I opened slits in the side seams under the arms and have
a self-fabric 1 1/2 " long tie that fits under the bust
and ties as tightly as I can get it to, inside the
dress....thus it flows down the back ehich is the
audience side...they simply see a graceful movement of a
conductor...not an ill-fitting garment that shows
feminine "butt" etc

That is made out of a heavier black synthetic
velvet......travels wonderfully..never wrinkles and is
heavy enough to consistantly fall to the floor thus
creating a very smooth image

I also have a spaghetti straped black empire straight
evening dress in crepe made form an old Geoffrey Beene
pattern that is cut with a bias top and give under the
bust so the skirt portion of the dress is not straight
and there for "hangs" from under the bust, higher than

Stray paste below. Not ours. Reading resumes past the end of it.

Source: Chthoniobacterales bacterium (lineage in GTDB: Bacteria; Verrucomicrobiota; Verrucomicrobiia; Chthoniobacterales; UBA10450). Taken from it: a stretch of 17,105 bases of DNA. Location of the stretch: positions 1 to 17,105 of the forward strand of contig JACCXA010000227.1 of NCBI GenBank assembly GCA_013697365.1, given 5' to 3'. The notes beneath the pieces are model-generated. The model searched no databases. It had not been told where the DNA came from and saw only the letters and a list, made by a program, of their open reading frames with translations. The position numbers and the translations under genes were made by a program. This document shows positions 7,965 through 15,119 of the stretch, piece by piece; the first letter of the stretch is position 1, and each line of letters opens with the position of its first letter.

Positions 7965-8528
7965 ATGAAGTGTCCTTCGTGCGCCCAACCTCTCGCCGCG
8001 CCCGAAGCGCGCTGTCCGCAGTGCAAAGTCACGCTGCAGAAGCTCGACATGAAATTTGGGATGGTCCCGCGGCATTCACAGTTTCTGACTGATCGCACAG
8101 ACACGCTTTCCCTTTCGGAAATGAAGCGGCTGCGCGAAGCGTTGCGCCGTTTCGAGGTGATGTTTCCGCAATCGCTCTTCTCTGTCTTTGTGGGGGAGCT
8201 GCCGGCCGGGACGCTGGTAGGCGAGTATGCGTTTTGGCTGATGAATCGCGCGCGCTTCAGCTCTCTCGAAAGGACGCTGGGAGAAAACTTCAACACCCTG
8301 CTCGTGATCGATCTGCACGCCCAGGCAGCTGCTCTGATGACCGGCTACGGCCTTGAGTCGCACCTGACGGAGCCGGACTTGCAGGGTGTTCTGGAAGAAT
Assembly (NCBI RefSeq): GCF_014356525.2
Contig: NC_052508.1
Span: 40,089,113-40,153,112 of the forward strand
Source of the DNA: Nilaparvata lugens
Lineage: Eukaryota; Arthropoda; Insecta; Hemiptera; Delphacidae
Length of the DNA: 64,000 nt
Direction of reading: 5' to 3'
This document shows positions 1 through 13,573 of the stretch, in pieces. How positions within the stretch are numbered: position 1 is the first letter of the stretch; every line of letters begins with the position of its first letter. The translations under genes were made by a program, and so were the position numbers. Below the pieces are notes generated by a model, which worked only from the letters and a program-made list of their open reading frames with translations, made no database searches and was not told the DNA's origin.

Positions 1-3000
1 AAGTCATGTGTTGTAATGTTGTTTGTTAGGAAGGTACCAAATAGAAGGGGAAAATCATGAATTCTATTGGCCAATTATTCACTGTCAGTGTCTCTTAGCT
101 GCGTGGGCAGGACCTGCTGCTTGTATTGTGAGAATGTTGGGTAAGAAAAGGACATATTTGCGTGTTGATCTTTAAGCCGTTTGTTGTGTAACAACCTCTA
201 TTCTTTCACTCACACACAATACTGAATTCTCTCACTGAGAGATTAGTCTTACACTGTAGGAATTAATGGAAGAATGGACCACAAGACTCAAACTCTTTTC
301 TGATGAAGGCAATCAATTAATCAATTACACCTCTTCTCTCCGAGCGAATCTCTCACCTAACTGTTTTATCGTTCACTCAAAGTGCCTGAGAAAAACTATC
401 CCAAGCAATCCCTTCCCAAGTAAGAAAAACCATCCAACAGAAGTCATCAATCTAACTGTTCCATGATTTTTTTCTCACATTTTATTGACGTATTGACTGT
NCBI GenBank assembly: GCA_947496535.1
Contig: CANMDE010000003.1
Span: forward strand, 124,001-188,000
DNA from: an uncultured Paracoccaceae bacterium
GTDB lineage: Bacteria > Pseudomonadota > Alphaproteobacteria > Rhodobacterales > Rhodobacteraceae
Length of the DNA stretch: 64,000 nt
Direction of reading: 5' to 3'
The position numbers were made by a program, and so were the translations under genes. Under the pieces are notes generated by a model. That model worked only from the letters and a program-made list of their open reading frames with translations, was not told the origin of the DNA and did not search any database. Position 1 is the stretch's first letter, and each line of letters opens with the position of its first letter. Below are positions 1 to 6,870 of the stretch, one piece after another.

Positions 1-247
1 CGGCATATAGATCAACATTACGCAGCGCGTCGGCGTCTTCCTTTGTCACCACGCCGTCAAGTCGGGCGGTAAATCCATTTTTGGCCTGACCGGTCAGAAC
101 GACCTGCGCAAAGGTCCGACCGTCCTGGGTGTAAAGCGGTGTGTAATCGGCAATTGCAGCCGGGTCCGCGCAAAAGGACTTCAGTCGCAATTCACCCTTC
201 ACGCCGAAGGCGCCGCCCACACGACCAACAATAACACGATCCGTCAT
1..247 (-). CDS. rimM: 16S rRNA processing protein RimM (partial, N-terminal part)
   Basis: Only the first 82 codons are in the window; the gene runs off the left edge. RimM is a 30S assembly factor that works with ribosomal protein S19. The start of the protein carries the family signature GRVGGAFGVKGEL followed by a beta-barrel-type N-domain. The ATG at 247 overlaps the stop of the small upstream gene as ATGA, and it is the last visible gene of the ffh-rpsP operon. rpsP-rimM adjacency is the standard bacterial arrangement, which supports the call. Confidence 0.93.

the waist and moves gracefully...I wear a trim black
suit jacket straight cut and long enough to cover the
"bottom"...looks like a tuxedo from the audience, yet is
feminine......Dress I made, jacket I had....think it was
a Koret of California....both are dry clean only

Cheers and Best Wishes
Judith Otten
I conduct a women's choir at the high school level. The
girls in the choir wear long formal black dresses, with
pearls. I tend to wear tux-type clothing -- dressy
black pants and a women's tux-looking jacket, black or
white, with dressy white or black blouse. I have chosen
this attire largely because it is more comfortable for
me, since I am frequently bending and fixing microphone